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Kirsty Williams MS, Minister for Education

First published:
9 June 2020
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Post-compulsory education and training is critical in improving lives and well-being, and is essential to individual and national prosperity. This will be needed more than ever, alongside quality research, as we come through and emerge from these challenging times.

The Tertiary Education and Research (Wales) Bill gives us the tools to ensure an even stronger mutual relationship between citizens, communities, researchers and providers. It would provide opportunity for a system that can be clearly understood and communicated with much greater clarity – ensuring high quality options and outcomes for our citizens.

The challenges we are facing because of Covid-19 mean that the First Minister and I have reluctantly agreed to postpone the introduction of the Bill. 

However, this Government is clear that the Bill is a very high priority which, we would like to see put forward as soon as possible by the next Government following the Senedd elections in 2021. The Welsh Government will be publishing the Tertiary Education and Research (Wales) Bill in draft for consultation as soon as possible and I would welcome scrutiny from the Senedd to ensure we can develop cross-party support, and wider civic support, for these reforms as we move towards the next Senedd term.

This was not an easy decision to make, and one I wish we did not have to make. With another education bill being introduced and the constraint on resources brought about by Covid-19, we have concluded that the Bill introduction is postponed. This is further compounded by the unwillingness of the UK Government to extend the Brexit transition period which will require us to divert significant legal resources in the autumn term to deal with the legislative impact of that decision.

I remain convinced that the reforms that we have set out, building on Professor Hazelkorn’s proposals, are vital to a successful and sustainable future for learners of all ages, our economy, colleges and universities and all those who care about an educated and engaged democracy.

The challenges created for our economy and education sector as a result of Covid-19 mean that we must work together to take a more strategic, coherent, and efficient approach to overseeing tertiary education and research, under the auspices of a single Commission, with a clear remit to shape a system that works for the people of Wales and the Welsh economy. 

We cannot afford to postpone this reform indefinitely. The current crisis creates a new urgency to ensure clear, coherent and relevant learning and skills opportunities for people of all ages.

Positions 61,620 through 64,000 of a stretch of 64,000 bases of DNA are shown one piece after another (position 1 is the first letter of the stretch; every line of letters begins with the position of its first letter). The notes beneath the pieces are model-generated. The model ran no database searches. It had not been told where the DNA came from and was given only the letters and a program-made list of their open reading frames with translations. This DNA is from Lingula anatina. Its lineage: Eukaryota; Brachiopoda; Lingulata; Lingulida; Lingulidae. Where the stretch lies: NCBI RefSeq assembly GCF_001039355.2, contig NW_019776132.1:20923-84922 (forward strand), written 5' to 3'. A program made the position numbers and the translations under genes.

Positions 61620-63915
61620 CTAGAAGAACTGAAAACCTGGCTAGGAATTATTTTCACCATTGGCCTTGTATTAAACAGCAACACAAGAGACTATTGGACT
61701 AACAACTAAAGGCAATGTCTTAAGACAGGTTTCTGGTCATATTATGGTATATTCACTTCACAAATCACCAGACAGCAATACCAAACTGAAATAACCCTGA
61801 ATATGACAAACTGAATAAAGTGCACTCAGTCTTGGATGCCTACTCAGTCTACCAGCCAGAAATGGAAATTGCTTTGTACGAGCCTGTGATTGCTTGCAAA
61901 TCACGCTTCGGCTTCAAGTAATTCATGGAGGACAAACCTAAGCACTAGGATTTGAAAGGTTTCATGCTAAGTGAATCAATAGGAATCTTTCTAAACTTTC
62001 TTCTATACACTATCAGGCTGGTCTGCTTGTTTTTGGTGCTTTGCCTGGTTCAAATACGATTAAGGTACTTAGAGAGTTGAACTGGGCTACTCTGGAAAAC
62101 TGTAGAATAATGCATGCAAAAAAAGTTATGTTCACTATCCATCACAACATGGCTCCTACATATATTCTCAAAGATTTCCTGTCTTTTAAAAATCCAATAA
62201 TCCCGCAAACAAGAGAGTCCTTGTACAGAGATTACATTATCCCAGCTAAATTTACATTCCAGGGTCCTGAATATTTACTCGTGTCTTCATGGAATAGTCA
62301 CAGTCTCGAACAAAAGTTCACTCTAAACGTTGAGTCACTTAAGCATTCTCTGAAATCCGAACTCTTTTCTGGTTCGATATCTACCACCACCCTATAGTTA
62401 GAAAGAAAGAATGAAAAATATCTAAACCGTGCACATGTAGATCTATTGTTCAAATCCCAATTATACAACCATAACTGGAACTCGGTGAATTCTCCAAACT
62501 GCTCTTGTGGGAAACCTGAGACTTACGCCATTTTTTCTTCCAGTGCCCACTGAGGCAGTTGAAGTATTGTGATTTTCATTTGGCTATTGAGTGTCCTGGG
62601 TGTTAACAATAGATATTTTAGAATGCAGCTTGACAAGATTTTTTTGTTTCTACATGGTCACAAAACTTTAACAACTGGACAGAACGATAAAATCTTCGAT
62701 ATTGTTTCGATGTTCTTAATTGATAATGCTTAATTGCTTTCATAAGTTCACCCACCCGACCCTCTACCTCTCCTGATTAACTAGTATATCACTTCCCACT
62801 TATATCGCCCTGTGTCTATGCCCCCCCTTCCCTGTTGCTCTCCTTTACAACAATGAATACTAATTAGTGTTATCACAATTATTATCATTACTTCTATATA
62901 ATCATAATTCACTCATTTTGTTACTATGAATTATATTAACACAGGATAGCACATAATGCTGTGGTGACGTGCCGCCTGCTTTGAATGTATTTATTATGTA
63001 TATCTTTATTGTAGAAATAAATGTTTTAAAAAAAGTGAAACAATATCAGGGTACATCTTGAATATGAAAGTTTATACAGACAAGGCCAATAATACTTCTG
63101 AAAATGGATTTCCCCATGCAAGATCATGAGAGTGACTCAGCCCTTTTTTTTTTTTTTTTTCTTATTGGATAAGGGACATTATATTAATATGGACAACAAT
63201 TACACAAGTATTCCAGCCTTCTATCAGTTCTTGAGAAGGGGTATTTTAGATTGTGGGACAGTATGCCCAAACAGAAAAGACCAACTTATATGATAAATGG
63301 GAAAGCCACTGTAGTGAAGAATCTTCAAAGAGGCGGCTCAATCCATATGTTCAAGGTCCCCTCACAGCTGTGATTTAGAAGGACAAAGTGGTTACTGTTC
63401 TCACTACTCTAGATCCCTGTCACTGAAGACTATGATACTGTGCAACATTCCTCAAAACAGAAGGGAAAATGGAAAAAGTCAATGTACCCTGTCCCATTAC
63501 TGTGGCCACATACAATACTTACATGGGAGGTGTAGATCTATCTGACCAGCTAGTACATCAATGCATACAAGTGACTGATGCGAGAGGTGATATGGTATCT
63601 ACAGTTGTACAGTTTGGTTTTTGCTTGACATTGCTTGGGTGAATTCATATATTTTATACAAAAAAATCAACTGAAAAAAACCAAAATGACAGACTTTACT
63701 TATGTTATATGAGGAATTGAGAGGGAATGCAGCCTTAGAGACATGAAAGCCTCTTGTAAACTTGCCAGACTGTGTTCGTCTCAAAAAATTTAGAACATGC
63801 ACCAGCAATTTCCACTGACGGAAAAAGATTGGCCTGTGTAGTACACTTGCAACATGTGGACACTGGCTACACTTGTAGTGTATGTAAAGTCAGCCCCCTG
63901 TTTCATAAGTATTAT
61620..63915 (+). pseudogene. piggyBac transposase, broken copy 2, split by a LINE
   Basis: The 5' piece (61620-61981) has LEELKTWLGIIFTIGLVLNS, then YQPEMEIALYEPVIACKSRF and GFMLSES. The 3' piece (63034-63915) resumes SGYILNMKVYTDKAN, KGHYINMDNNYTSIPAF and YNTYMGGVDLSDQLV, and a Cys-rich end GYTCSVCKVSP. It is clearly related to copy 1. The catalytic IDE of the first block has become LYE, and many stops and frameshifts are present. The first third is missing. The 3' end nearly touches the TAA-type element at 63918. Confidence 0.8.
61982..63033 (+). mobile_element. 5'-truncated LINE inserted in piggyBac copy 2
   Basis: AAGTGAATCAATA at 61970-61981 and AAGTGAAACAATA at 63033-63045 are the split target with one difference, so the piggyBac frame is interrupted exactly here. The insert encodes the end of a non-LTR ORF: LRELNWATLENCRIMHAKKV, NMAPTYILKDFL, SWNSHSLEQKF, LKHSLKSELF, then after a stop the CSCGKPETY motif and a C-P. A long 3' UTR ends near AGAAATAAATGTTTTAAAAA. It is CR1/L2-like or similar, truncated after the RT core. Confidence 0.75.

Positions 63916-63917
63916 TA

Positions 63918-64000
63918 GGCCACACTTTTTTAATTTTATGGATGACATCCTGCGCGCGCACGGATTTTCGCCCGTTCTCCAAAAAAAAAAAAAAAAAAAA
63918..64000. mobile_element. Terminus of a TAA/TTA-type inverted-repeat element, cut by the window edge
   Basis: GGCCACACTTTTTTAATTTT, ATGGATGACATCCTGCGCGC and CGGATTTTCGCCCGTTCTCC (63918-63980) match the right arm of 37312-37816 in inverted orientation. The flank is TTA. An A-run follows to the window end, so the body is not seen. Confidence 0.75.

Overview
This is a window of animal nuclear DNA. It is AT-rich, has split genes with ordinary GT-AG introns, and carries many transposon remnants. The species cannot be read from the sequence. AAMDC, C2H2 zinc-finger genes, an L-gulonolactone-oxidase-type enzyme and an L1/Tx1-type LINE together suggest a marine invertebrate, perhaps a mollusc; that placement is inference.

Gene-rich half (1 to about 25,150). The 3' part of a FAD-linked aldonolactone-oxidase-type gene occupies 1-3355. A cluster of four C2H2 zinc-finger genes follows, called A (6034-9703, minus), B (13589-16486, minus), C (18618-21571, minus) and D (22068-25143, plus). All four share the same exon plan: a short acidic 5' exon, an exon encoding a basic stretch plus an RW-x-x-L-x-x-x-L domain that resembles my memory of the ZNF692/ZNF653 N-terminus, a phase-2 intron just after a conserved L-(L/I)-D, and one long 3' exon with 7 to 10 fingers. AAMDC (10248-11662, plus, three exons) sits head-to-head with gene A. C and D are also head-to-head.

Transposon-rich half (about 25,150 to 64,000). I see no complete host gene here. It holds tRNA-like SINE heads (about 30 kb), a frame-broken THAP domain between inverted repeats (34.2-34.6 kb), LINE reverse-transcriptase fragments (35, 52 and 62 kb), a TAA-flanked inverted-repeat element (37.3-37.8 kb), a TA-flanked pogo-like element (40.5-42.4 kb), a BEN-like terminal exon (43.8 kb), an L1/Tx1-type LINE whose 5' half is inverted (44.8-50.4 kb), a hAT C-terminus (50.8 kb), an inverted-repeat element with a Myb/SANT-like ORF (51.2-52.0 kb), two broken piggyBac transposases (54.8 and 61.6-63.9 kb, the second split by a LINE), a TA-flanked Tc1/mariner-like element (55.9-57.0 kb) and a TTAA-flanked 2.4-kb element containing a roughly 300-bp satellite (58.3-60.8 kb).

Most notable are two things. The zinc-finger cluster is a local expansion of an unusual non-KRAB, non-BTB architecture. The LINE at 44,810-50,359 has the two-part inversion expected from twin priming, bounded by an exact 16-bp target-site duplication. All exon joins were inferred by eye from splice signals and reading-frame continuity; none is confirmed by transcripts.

The new normal in tertiary education will not and cannot be the same as the past. The crisis is already profoundly changing higher and further education. It is changing the expectations of students. The old normal will no longer do. Now is the time to think bigger and bolder about how our tertiary education sector can maximise public value, with a new unified Commission at the helm.

The Welsh Government has already worked closely with our stakeholders in developing the Bill. Publishing it in draft will provide us with the opportunity to examine the detailed policy proposals and determine the full impact of those proposals, to listen to the views of our stakeholders and create legislation that works for the sector and takes into account the future context in which the sector will need to operate as a result of Covid-19.

I recognise that legislation can only go so far in taking forward the cultural reforms proposed by the Hazelkorn review and the way to support and monitor performance by the Weingarten Review; this is a much more complex and lengthy process. It is one which we will continue to develop with the help of our sector colleagues and the PCET Change Board. 

We will continue to develop the vision for the PCET Sector alongside the draft Bill. I would like to place on record my thanks to all those, particularly my officials, who have worked tirelessly over recent years to get us so far. As with all reforms, it has met with conservatism from some quarters, but we have built a strong consensus for a way forward. 

I look forward to working with our stakeholders and the Senedd as we consult on the draft Tertiary Education and Research (Wales) Bill over the coming months.

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